Tegucigalpa, Honduras -- On any given Saturday in June or July, it's easy to spot the short-term missions teams in the Atlanta airport waiting for their flights to Tegucigalpa, Honduras; just read the T-shirts. There's First Baptist in purple "Fulfilling His Mission," Emmanuel Church in lime green, Good Samaritan in orange, and half dozen other variations of blue, pink and gray covering teens, children, grandfathers, youth leaders and mothers. Some say they go every summer for a week; others admit this is their first trip. But all feel compelled to go and do, to build houses, visit orphanages or run Vacation Bible Schools.
That they go at all is no small thing considering the United Nations' 2011 report on crime and drugs ranked Honduras with the highest per capita homicide rate in the world. In January 2012, the Peace Corps pulled out its volunteers as it reviewed security and safety issues here. More than 20 journalists and 36 lawyers have been murdered in the past three years. Yet more than 1 million individuals from across the U.S. travel here each summer on some sort of short-term mission trip. With so much good will happening, why haven't crime rates decreased?
Never far from security teams and bodyguards, participants from around the world recently addressed that question during a two-week seminar, co-sponsored by the Association for a More Just Society (AJS) and its local partner affiliate, Asociación para una Sociedad más Justa (ASJ). More than 25 Christian practitioners, scholars and pastors from Ecuador, Romania, Cambodia, Canada, Peru, Guatemala, Nigeria, the Philippines and the U.S. gathered June 18-29 in Tegucigalpa to examine the issues behind the symptomatic problems most short-term missions teams come to address. They explored long-term strategies for confronting corrupt governments in their respective countries while also learning from each other and from lectures by Yale scholar and writer Nicholas Wolterstorff, 80, who traveled here with his wife and 15-year old granddaughter.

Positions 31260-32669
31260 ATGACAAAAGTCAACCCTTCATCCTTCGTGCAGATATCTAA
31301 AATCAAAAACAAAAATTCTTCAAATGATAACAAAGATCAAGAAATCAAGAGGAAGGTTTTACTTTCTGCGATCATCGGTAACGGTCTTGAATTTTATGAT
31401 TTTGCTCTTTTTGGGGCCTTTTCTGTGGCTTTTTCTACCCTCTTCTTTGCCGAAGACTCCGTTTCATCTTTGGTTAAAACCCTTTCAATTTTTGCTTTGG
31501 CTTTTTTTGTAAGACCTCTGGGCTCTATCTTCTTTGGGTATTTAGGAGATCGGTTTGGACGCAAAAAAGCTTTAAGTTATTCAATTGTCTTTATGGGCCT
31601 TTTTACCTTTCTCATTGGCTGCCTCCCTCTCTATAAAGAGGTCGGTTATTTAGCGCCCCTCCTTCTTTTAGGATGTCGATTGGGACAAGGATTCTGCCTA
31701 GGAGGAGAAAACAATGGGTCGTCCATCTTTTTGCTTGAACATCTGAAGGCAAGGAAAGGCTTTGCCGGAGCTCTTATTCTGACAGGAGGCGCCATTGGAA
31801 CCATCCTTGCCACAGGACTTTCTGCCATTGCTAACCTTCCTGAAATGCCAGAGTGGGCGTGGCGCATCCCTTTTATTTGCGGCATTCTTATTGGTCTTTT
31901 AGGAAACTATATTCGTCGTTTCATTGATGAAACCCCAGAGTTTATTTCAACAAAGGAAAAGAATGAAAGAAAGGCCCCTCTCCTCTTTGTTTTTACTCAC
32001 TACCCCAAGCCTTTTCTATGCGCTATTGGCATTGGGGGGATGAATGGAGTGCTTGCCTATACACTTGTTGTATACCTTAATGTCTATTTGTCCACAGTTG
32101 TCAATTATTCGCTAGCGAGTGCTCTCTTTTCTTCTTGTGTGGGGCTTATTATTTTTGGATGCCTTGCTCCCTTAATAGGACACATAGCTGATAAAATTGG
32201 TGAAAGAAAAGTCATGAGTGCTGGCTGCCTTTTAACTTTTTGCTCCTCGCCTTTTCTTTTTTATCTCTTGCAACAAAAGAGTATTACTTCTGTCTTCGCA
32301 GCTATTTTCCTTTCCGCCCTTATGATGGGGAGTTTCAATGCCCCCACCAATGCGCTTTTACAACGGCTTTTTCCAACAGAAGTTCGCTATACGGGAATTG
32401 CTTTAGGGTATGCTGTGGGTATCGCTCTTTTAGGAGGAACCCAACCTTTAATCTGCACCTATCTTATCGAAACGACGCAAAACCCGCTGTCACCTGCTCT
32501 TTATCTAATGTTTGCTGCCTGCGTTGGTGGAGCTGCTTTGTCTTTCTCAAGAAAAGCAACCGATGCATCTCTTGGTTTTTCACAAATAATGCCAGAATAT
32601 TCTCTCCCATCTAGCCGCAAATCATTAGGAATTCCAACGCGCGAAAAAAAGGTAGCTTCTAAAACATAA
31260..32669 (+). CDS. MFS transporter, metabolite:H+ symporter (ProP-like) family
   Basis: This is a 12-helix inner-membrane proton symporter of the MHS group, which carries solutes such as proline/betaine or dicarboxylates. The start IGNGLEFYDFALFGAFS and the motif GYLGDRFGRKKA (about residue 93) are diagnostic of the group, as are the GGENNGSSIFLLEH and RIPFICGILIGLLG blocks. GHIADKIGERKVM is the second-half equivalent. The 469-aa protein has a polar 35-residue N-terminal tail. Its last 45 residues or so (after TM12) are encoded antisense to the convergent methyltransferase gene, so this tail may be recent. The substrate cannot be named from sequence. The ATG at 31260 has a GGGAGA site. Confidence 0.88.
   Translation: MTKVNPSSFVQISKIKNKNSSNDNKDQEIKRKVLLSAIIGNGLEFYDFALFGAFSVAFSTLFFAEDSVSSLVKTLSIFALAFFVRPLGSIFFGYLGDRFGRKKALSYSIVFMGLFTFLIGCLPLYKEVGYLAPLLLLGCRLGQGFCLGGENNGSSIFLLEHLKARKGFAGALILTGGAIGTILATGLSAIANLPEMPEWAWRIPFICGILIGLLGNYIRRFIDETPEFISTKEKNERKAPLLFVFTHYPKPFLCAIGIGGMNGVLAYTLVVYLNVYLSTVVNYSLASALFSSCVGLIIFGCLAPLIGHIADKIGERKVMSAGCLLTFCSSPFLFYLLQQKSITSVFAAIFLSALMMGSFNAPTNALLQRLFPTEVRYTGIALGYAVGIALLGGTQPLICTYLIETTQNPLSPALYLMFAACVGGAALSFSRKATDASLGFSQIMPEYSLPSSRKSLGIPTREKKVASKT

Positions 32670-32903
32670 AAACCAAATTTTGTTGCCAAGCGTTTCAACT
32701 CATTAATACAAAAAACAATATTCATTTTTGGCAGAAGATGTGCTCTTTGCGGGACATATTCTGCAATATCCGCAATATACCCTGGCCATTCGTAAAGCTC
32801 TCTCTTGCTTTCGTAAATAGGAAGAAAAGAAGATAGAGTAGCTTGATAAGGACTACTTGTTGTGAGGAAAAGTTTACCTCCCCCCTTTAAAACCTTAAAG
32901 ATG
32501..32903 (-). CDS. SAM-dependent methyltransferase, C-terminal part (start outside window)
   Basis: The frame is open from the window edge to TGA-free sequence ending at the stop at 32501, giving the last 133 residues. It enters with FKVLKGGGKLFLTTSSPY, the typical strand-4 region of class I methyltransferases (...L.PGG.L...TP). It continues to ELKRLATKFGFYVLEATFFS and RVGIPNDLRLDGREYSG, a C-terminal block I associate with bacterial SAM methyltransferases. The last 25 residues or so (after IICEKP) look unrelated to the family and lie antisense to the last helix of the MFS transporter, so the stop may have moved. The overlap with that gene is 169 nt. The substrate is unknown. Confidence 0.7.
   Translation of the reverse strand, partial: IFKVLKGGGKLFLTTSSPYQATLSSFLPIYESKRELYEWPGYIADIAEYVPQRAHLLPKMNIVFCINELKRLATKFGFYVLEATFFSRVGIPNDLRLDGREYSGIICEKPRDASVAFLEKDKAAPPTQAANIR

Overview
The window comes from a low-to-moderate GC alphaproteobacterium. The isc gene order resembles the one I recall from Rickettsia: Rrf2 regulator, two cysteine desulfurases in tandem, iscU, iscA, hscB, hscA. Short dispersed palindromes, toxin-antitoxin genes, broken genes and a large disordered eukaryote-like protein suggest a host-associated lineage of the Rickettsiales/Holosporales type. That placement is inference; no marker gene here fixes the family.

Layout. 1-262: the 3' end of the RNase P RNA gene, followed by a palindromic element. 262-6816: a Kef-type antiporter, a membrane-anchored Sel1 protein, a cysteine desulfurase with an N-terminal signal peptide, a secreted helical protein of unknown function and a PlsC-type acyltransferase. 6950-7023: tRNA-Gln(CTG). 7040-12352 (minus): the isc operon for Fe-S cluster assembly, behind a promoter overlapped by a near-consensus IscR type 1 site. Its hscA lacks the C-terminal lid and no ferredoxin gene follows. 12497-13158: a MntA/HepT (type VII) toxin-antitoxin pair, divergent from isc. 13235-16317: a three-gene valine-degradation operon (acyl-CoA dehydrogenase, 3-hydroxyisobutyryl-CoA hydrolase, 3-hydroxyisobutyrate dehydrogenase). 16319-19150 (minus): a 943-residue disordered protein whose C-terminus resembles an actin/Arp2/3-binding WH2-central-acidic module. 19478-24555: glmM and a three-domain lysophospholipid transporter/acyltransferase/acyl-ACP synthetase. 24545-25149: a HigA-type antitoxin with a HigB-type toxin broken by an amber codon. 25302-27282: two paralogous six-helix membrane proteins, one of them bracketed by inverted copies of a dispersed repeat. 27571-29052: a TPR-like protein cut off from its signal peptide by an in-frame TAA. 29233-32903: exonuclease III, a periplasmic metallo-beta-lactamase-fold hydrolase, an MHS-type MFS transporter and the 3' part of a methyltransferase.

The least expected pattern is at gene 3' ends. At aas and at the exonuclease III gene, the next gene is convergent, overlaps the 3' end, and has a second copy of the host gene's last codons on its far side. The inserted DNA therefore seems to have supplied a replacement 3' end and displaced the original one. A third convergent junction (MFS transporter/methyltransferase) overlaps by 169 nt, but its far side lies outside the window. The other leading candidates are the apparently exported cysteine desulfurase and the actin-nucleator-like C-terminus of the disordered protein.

The seminar, "Justice: Theory Meets Practice" was the brain child, in part, of Kurt Ver Beek, a U.S. sociologist affiliated with Calvin College in Michigan. Co-director of AJS, Ver Beek has lived with his family in Tegucigalpa for the past 25 years and writes often about short-term missions. He and ASJ co-director Carlos Hernandez, along with their mostly Honduran staff and partner agencies, hosted the twelve-day seminar, often in offices surrounded by barbed wire fences with security guards nearby. Because the ASJ investigates, exposes and sometimes prosecutes corrupt officials around labor, education and land rights, Ver Beek, Hernandez and their team view daily precautions as routine.
Nonetheless, the hundreds of young people and adults who travel for short-term missions here, Ver Beek said, don't always understand what they're walking into. He believes they genuinely want to be "agents of change," but too often overlook the reasons behind a country's systemic problems in the first place. "Justice: Theory Meets Practice," a seminar he'd dreamt of for several years, was designed specifically to address the larger questions behind such troubles, those that triggered unjust and dangerous situations.
"This group (seminar) is different," Ver Beek said. "We're wanting to make lasting change for Honduras and as a result help these international participants do the same."